# MacMahon Master theorem

In mathematics, the MacMahon Master theorem (MMT) is a result in enumerative combinatorics and linear algebra. It was discovered by Percy MacMahon and proved in his monograph Combinatory analysis (1916). It is often used to derive binomial identities, most notably Dixon's identity.

## Background

In the monograph, MacMahon found so many applications of his result, he called it "a master theorem in the Theory of Permutations." He explained the title as follows: "a Master Theorem from the masterly and rapid fashion in which it deals with various questions otherwise troublesome to solve."

The result was re-derived (with attribution) a number of times, most notably by I. J. Good who derived it from his multilinear generalization of the Lagrange inversion theorem. MMT was also popularized by Carlitz who found an exponential power series version. In 1962, Good found a short proof of Dixon's identity from MMT. In 1969, Cartier and Foata found a new proof of MMT by combining algebraic and bijective ideas (built on Foata's thesis) and further applications to combinatorics on words, introducing the concept of traces. Since then, MMT has become a standard tool in enumerative combinatorics.

Although various q-Dixon identities have been known for decades, except for a Krattenthaler–Schlosser extension (1999), the proper q-analog of MMT remained elusive. After Garoufalidis–Lê–Zeilberger's quantum extension (2006), a number of noncommutative extensions were developed by Foata–Han, Konvalinka–Pak, and Etingof–Pak. Further connections to Koszul algebra and quasideterminants were also found by Hai–Lorentz, Hai–Kriegk–Lorenz, Konvalinka–Pak, and others.

Finally, according to J. D. Louck, theoretical physicist Julian Schwinger re-discovered the MMT in the context of his generating function approach to the angular momentum theory of many-particle systems. Louck writes:

It is the MacMahon Master Theorem that unifies the angular momentum properties of composite systems in the binary build-up of such systems from more elementary constituents.

## Precise statement

Let $A=(a_{ij})_{m\times m}$  be a complex matrix, and let $x_{1},\ldots ,x_{m}$  be formal variables. Consider a coefficient

$G(k_{1},\dots ,k_{m})\,=\,{\bigl [}x_{1}^{k_{1}}\cdots x_{m}^{k_{m}}{\bigr ]}\,\prod _{i=1}^{m}{\bigl (}a_{i1}x_{1}+\dots +a_{im}x_{m}{\bigl )}^{k_{i}}.$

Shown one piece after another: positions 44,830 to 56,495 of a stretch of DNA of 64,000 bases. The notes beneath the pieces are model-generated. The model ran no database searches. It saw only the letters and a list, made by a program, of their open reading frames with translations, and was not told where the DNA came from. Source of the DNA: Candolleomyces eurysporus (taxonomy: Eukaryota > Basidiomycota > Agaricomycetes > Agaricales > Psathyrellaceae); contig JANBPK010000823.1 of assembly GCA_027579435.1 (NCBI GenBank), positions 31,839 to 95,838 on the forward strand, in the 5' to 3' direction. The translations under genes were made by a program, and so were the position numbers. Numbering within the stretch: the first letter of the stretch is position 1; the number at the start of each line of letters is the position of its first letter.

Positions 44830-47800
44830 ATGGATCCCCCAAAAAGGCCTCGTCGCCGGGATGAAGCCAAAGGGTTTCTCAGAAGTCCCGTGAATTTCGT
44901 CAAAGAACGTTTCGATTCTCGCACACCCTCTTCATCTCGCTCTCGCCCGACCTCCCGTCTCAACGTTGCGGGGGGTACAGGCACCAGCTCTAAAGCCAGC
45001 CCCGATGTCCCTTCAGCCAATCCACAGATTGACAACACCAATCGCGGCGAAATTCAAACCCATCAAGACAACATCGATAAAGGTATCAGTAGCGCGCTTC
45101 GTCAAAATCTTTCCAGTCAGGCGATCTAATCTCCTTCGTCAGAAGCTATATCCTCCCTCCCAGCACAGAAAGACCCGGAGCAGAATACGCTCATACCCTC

(Here the notation $[f]g$  means "the coefficient of monomial $f$  in $g$ ".) Let $t_{1},\ldots ,t_{m}$  be another set of formal variables, and let $T=(\delta _{ij}t_{i})_{m\times m}$  be a diagonal matrix. Then

$\sum _{(k_{1},\dots ,k_{m})}G(k_{1},\dots ,k_{m})\,t_{1}^{k_{1}}\cdots t_{m}^{k_{m}}\,=\,{\frac {1}{\det(I_{m}-TA)}},$

where the sum runs over all nonnegative integer vectors $(k_{1},\dots ,k_{m})$ , and $I_{m}$  denotes the identity matrix of size $m$ .

## Derivation of Dixon's identity

Consider a matrix

$A={\begin{pmatrix}0&1&-1\\-1&0&1\\1&-1&0\end{pmatrix}}.$

Compute the coefficients G(2n, 2n, 2n) directly from the definition:

{\begin{aligned}G(2n,2n,2n)&={\bigl [}x_{1}^{2n}x_{2}^{2n}x_{3}^{2n}{\bigl ]}(x_{2}-x_{3})^{2n}(x_{3}-x_{1})^{2n}(x_{1}-x_{2})^{2n}\\[6pt]&=\,\sum _{k=0}^{2n}(-1)^{k}{\binom {2n}{k}}^{3},\end{aligned}}

where the last equality follows from the fact that on the right-hand side we have the product of the following coefficients:

$[x_{2}^{k}x_{3}^{2n-k}](x_{2}-x_{3})^{2n},\ \ [x_{3}^{k}x_{1}^{2n-k}](x_{3}-x_{1})^{2n},\ \ [x_{1}^{k}x_{2}^{2n-k}](x_{1}-x_{2})^{2n},$

which are computed from the binomial theorem. On the other hand, we can compute the determinant explicitly:

$\det(I-TA)\,=\,\det {\begin{pmatrix}1&-t_{1}&t_{1}\\t_{2}&1&-t_{2}\\-t_{3}&t_{3}&1\end{pmatrix}}\,=\,1+{\bigl (}t_{1}t_{2}+t_{1}t_{3}+t_{2}t_{3}{\bigr )}.$

Therefore, by the MMT, we have a new formula for the same coefficients:

{\begin{aligned}G(2n,2n,2n)&={\bigl [}t_{1}^{2n}t_{2}^{2n}t_{3}^{2n}{\bigl ]}(-1)^{3n}{\bigl (}t_{1}t_{2}+t_{1}t_{3}+t_{2}t_{3}{\bigr )}^{3n}\\[6pt]&=(-1)^{n}{\binom {3n}{n,n,n}},\end{aligned}}

where the last equality follows from the fact that we need to use an equal number of times all three terms in the power. Now equating the two formulas for coefficients G(2n, 2n, 2n) we obtain an equivalent version of Dixon's identity:

$\sum _{k=0}^{2n}(-1)^{k}{\binom {2n}{k}}^{3}=(-1)^{n}{\binom {3n}{n,n,n}}.$